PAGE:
Monday, April 05, 2010

Monday Musings

Fox 9 Storm Prophet Keith Marler has once again smiled upon us with his grace. The sun abounds. Let's muse.


Last week, I wrote, regarding racial epithets and threat hurled at congressman by tea partiers:

I'm certain there are "goons" on the right wielding threats at congressmen. I am equally certain that there are left-wing activists perpetrating hoaxes in an attempt to discredit conservative opposition.

This week, I read:

That crowd (of tea partiers) was a sea of new-media equipment. Not only were tens of thousands people armed with handicams, BlackBerrys and iPods, so also was the mainstream media there, covering every inch of the event. Why did not one mainstream media outlet raise the specter that perhaps a video would exist to prove the events occurred?

Just reminding my readers that I am usually right, not that you need convincing.


A bit late to the game on this, but I really need to opine, since it combines my love of food with my love of decrying our city's nanny-style city council leadership.

Minneapolis recently amended a city ordinance in order to allow food trucks (mobile kitchens, not unlike those found at your local county fair, but with higher quality offerings) to operate in Minneapolis. St. Paul already allows this, but Minneapolis worries that if it doesn't control everything, then everyone will automatically die.

The amendment isn't perfect, nor is it particularly good. Only 25 street food licenses will be allowed, and businesses will have submit proposals for licensure. This means that the vendors will be selected in accordance with the council's own parochial interests.

Chef Shack
is a shoo-in, and you can pencil Parasole Holdings and at least a couple Midtown Global Market players. All good. But you can expect a lot more Green Mill, Smashburger and Jimmy Johns types, bigger companies that are well connected and know this process. Regulation is the enemy of innovation, and there is a lot of regulation here.

A half-assed (or, tight-assed, as the case may be) street vendor solution is no solution at all. So color me hopeful, but not optimistic.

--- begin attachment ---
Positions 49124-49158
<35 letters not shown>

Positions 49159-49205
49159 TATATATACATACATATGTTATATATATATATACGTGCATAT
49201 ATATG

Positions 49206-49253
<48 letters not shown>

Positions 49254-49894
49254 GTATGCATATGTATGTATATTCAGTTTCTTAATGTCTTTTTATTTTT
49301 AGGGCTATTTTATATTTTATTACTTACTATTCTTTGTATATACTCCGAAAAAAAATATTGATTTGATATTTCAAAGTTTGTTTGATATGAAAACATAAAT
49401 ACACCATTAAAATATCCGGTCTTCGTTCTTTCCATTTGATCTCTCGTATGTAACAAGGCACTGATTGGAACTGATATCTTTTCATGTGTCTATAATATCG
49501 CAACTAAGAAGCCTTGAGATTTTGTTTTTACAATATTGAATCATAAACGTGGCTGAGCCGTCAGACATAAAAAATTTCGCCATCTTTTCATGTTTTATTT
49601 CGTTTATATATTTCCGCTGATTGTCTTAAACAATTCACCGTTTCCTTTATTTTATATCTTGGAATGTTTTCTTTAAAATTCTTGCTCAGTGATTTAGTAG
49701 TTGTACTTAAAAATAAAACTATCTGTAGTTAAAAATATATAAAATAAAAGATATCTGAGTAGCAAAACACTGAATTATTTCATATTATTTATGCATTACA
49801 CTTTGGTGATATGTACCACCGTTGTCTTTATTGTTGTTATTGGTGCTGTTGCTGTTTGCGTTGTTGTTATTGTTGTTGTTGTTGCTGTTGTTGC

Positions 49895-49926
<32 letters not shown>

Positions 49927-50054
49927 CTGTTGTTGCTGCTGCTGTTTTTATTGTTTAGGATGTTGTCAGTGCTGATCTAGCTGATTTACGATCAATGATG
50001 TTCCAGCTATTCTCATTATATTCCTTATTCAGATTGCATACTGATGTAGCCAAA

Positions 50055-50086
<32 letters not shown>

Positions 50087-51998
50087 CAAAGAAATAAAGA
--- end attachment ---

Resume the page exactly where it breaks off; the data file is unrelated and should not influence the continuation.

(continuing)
I've wasted too much of my time on Frank Rich, and I'll not waste more of yours. Okay, maybe a bit. His article this week compares Obama to Superman. Literally.

Conservatives are often chided for embracing allegedly mythical personae. What, then, to make of an ideology that regards it's own human leaders as mythical? How do you respond to ideologues who accuse innocent citizens of engaging in behavior akin to that of the Nazis, based upon the fabrications of a party they believe to be led by superheroes?


In the world of brick and mortar restaurants...

We had a stellar meal on our return visit to Evergreen Chinese. The restaurant resides in the basement of one of those ubiquitous Eat Street mini-malls. Every time we go, I feel like I'm being let in on a secret. If you are fan of "mock" anything (I had the lemongrass mock beef) this is your place, but don't miss the dumplings or the boiled peanuts. Four courses will run you about $15 per person, which makes it among the best values in the cities.


Had a so-so lunch at Caspian Bistro. The ambiance is a cut above what you'll usually find near the 'U', but I like their approach to the gyros sandwich, with lavash style bread rather than the typical pita. The falafel was cold and mushy, and the dolma didn't have any punch to it (for an outstanding take on the latter, visit Emily's Lebanese deli in NE).

Some of the larger entrees coming out of the kitchen looked gorgeous, so a return dinner visit might be in order.


If you enjoy cocktails, you must get to Bradstreet Crafthouse @ the Graves Hotel, and if you like whiskey, you must try their take on the sazerac. To give you an idea of how seriously they take the art, the waitress presented us with a cocktail amuse, served in a port glass. They also make their own bitters and even their own ice. The small plates were well above average as well. This is one of the great Minneapolis experiences. Go.


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